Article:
VILLAGES have been hit by news that Western Greyhound will be axing its 561 bus service between Bodmin, Wadebridge and Camelford.
It will mean villages such as St Tudy, St Mabyn and St Breward will be without a regular service from November 3 to take residents to the three towns.
The service, like many others in the county, is subsidised by Cornwall Council, which says it has to make savings of around £500,000 in the bus budget for the current financial year.
Mark Howarth, Western Greyhound's managing director, said: "Cornwall Council has been in extensive negotiations with bus operators for some months. I do understand that Cornwall is under budgetary pressure and needs to save money on its budget. I have lobbied government ministers about the reduced allocation of funds to local authorities, but ministers have stated that localism means that each local authority can determine its own priorities for spending. We obviously want to see bus services protected. I was under the impression that frontline delivery cuts were not going to be made by the newly elected Cornwall Council, at least until a bus service retendering in April 2014 and after analysis of the public consultation process which is currently under way.
" I really hope that Cornwall Council can find some money for partial replacements in the form of community buses or other alternatives to replace the bus routes being withdrawn, and that money can be found to protect the remaining network from 2014 onwards, as this is vital for the rural community,'' said Mr Howarth.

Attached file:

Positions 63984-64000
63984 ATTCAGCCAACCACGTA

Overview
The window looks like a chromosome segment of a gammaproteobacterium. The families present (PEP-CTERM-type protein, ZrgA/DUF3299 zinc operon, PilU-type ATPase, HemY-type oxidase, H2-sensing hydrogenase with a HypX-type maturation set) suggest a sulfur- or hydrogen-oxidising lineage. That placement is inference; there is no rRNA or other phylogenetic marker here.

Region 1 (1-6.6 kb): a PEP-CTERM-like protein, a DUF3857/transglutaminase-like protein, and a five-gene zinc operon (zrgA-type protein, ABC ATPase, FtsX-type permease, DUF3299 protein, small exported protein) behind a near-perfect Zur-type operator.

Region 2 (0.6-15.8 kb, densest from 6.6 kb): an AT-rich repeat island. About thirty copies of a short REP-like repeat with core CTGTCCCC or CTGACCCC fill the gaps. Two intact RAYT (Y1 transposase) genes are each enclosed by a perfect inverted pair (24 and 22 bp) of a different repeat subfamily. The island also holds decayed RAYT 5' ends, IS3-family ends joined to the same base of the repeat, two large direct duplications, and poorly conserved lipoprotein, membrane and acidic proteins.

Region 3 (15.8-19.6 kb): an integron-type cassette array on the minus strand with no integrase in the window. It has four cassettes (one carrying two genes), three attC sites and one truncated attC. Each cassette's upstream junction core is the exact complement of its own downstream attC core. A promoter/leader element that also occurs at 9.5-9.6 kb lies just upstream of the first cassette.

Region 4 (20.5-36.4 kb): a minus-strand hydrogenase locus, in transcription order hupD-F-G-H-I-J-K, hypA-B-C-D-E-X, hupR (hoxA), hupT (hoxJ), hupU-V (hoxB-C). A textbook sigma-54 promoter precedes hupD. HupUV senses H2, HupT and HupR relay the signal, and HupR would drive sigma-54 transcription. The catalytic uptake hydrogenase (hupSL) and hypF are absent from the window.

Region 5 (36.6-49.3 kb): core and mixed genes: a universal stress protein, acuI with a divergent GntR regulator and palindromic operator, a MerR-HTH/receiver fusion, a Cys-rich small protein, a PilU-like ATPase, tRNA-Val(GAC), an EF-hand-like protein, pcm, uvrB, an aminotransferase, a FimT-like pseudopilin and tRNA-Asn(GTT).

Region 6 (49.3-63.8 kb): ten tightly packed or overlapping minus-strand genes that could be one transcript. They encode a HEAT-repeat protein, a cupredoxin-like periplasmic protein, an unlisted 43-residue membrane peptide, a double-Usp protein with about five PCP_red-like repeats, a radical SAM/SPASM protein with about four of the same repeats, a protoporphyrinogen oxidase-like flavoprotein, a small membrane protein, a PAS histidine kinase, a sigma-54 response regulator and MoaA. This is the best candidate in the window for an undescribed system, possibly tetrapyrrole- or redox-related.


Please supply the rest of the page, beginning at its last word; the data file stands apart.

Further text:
St Breward Parish Council chairman Denis Lusby said the withdrawal of the 561 service would mean the only buses going through the village would be those for shoppers provided by Trago Mills and Asda.
"Cornwall Council approached the people who run our community bus to see if they wanted to take over the service, but that proved impossible given the bureaucracy involved and the pressure it would put on our volunteer drivers.
"The parish council will be discussing the withdrawal of the bus service at our next meeting, but I can see the need for more car sharing as a possible option.'' Brian Lamerton, chairman of St Tudy parish council, said the cut would cause problems for a considerable number of residents, including members of his own family.
"My daughter is partially sighted and relies on the bus to travel to Bodmin most days, and my sister uses the bus to get to work in Bodmin.
"We don't have a community bus in St Tudy, and I think the cutting of the 561 service will cause hardship,'' said Mr Lamerton.
A Cornwall Council spokesperson said it had already been forced to make savings of £170m over the past four years due to government cuts and was now facing having to make further savings of £196m by 2019.
"We are continuing to discuss options with all the bus operators and will be inviting them to join with us in raising this issue with the Government,'' she said.